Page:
The so-called Snail Staircase must rank as one of the best hidden sights to track down in Venice, lost in a maze of narrow streets not far from the Rialto bridge. In a hidden courtyard, a stone’s throw from Campo Manin, in the San Marco district, the Contarini del Bovolo staircase emerges in all its extraordinary beauty. This is the most imposing spiral staircase in Venice, 28 meters high, from whose belvedere you can admire the domes of the Basilica di San Marco and of the Basilica della Salute, and a breathtaking view of the roofs and bell towers of the entire city.

This architectural jewel is part of the Palazzo Contarini del Bovolo, a late-Gothic palace built between the 14th and 15th centuries as the residence of the Contarini family. At the end of the 15th century the Contarinis decided to embellish their palazzo with an external spiral staircase, a project by a local architect, Giovanni Candi. The Snail Staircase acquired so much popularity that eventually the word “bovolo” – which means “snail” in Venetian – became part of the last name of the family, which in the end would be known as Contarini dal Bovolo (the Contarinis of the Snail). In the courtyard, there is a small garden with arks and wells from the church of San Paternian (demolished in the nineteenth century when the campo where it stood was transformed and named after the patriot Daniele Manin), including a beautiful Venetian-Byzantine well from the 11th century.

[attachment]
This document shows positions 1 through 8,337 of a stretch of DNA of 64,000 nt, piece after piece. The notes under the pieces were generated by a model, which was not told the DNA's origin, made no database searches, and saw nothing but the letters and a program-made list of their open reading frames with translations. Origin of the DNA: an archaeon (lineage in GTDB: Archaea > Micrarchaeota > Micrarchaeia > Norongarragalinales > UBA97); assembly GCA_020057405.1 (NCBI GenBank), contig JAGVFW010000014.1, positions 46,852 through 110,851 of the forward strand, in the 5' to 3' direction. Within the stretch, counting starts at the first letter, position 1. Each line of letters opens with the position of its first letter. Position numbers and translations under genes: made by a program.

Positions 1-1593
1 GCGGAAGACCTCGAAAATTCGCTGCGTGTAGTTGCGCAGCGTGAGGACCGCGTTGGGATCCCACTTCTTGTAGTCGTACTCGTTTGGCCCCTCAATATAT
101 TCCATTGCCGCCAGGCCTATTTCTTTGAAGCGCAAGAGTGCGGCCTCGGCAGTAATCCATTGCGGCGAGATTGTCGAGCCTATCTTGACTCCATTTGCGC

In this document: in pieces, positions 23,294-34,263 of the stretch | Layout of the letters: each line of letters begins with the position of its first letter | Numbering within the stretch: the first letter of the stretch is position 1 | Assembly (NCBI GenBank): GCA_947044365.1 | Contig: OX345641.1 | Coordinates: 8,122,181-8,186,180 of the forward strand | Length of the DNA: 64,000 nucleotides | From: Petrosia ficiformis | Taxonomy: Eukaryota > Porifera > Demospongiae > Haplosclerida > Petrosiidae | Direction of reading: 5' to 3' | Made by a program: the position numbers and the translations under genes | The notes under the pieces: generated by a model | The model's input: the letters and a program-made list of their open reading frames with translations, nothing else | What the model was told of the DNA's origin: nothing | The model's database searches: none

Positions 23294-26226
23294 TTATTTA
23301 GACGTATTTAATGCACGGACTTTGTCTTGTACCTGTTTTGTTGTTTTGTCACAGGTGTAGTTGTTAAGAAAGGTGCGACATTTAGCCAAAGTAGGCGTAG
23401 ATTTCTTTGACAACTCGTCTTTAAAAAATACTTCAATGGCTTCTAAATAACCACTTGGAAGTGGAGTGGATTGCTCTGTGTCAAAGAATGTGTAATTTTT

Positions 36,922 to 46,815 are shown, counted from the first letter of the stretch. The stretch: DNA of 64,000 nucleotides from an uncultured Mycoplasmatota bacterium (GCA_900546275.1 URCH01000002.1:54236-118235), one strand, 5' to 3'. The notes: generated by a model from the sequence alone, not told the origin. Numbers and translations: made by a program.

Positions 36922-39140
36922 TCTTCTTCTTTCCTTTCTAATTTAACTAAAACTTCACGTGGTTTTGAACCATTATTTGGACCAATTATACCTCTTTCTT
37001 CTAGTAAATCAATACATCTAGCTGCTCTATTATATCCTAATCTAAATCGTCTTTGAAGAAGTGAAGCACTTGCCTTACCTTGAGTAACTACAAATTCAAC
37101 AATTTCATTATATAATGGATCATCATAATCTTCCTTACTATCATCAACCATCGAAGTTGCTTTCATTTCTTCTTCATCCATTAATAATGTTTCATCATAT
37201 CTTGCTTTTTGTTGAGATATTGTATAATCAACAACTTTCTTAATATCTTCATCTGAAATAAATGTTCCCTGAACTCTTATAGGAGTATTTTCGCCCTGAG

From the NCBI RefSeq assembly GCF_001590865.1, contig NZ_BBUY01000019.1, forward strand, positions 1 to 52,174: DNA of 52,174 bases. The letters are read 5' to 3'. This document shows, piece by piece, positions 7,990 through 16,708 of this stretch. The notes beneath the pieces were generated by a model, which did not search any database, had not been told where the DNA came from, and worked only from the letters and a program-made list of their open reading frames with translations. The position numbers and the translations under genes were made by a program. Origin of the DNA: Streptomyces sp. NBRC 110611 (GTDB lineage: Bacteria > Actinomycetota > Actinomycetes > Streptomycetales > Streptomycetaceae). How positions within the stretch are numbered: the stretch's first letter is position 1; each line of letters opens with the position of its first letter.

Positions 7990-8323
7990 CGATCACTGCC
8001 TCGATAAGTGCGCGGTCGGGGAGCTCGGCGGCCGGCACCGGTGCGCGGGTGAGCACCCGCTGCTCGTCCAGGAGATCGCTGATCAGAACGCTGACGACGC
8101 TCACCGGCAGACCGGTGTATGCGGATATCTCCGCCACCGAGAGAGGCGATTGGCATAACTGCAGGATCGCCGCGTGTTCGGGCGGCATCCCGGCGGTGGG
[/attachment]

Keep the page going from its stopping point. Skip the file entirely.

The loggia on the second floor of the Scala del Bovolo leads to the Sala del Tintoretto, a prestigious room in Palazzo Contarini where you can admire the collection of Venetian art from the 16th to the 18th century belonging to the IRE public institution, current owner of the building and administrator of all the shelter institutions spread throughout the city.

From “DeTourism”